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Straight-ahead jazz combines pleasant memories with fresh energy when it's created by a unit such as Pete Mills' quintet. His lovely tenor saxophone tone soothes while it cascades around the room. The session remains peaceful and quiet throughout. Mills stretches out on up-tempo romps and lays back casually for lyrical ballads.
With the pared-down backing of just bass and drums, he delivers "In Walked Bud" with a bounce. Careful to keep the tempo in the moderate range, he interprets this chestnut from the heart.
Lighter numbers, such as "Spin Dri" and "Dot Com" fly by much faster and give his audience a firestorm of ideas. The images run fast and furious, and cast their impressions right on the money.
Ballads such as "Chelsea Bridge" reveal the warmth in Mills' demeanor. Interpreted here as a lovely duet with guitarist Pete McCann, the piece stands out as would a magnificent painting, sculpture, or a work of architecture. The album's title, no doubt a reference to the visualizations that accompany mainstream jazz, applies firm lines and colors to the quintet's music.
Mills interprets his originals and three standards in different formats. Duos, trios, quartets and a quintet formula all work equally well. His best frame of reference, however, occurs when he teams up with guitarist McCann. Together, they drive with clarity, originality, and a fresh sound. Creative artists such as this need to be heard to be appreciated. Art and Architecture comes highly recommended.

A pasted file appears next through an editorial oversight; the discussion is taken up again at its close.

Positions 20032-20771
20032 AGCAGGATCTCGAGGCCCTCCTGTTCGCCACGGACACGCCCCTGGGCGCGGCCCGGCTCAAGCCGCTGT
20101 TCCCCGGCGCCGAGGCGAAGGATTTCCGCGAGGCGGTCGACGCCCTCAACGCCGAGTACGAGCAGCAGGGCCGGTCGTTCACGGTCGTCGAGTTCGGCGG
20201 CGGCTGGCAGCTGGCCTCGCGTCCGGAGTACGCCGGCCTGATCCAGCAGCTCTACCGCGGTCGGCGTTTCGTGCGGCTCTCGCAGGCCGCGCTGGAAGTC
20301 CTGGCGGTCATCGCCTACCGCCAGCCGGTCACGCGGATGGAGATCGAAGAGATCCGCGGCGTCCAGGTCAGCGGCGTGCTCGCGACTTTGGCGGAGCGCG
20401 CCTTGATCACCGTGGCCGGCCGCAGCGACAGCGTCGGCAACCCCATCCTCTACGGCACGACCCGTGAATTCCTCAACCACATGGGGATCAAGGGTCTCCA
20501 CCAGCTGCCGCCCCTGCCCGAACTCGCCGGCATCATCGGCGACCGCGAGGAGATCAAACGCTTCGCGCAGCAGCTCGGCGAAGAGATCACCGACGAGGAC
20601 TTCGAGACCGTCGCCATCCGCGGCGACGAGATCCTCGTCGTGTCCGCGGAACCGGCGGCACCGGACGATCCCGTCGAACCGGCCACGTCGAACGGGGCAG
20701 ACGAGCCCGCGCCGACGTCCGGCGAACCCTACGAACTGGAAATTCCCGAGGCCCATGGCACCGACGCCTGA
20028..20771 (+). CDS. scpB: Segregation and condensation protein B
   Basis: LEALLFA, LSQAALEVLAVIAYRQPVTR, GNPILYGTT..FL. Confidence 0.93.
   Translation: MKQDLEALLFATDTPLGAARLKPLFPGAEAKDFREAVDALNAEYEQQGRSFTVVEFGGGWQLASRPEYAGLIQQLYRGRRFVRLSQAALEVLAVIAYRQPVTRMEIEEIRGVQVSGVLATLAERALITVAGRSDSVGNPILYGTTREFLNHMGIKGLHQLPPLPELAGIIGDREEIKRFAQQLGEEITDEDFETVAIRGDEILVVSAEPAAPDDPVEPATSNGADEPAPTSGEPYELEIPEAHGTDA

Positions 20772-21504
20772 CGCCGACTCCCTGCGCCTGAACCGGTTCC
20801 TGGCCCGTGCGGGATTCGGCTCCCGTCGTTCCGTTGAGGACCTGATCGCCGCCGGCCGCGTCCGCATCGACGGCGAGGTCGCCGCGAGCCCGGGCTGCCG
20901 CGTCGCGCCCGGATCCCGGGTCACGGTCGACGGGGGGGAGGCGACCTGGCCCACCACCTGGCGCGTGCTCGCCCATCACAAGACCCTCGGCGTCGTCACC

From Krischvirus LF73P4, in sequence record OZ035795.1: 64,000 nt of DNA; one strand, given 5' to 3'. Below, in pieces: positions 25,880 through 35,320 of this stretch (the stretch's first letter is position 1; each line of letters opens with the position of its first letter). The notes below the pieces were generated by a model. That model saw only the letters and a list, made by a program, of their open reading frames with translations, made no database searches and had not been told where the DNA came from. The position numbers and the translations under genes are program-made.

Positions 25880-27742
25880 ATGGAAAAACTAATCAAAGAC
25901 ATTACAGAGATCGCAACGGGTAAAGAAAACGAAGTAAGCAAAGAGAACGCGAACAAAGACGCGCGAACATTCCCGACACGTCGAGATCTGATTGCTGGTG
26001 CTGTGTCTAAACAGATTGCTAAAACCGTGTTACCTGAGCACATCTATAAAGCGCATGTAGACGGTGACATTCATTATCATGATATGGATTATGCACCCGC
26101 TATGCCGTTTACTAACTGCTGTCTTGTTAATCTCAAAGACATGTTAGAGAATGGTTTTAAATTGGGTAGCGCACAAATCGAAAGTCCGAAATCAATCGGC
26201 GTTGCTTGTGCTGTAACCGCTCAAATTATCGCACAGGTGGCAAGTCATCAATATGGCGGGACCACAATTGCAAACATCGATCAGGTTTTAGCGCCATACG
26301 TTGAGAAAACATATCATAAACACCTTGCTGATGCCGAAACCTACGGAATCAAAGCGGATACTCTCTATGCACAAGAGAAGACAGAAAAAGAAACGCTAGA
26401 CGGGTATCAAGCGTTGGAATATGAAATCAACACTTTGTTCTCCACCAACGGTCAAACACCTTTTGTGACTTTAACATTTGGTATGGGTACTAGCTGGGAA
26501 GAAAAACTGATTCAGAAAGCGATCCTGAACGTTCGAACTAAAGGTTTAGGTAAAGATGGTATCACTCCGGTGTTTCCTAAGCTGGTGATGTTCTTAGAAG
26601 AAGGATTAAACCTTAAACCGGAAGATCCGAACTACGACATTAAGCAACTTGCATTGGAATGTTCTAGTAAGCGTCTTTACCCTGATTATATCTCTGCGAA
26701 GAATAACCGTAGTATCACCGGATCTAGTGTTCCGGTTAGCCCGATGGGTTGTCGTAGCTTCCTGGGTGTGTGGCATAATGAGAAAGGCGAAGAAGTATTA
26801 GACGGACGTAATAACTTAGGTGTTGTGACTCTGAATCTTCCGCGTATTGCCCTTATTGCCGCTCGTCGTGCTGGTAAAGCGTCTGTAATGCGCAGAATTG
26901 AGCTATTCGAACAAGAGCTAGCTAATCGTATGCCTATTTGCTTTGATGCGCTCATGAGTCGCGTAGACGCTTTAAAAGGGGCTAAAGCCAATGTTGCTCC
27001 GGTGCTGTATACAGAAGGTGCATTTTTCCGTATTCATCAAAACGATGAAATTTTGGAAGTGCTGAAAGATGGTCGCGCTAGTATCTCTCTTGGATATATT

Track Listing: Dot Com; Seven Shades of Blue; In Walked Bud; Spin Dri; Chelsea Bridge; April Tune; Pumpkin Shoes; Remembrance; Clubfoot; Isfahan.
Personnel: Pete Mills- tenor saxophone; Pete McCann- guitar; Bobby Floyd- piano; Dennis Irwin- bass; Matt Wilson- drums.
The best show I ever attended was going with my father to see Dizzy Gillespie play at the Royal Festival Hall in London, England. Dizzy was a man full of charisma and play. He managed to get four different sections of the audience to sing four different vocal parts in one song
The best show I ever attended was going with my father to see Dizzy Gillespie play at the Royal Festival Hall in London, England. Dizzy was a man full of charisma and play. He managed to get four different sections of the audience to sing four different vocal parts in one song. He captured everyone's attention and got us all up on our feet dancing alongside him to this incredible music we call jazz.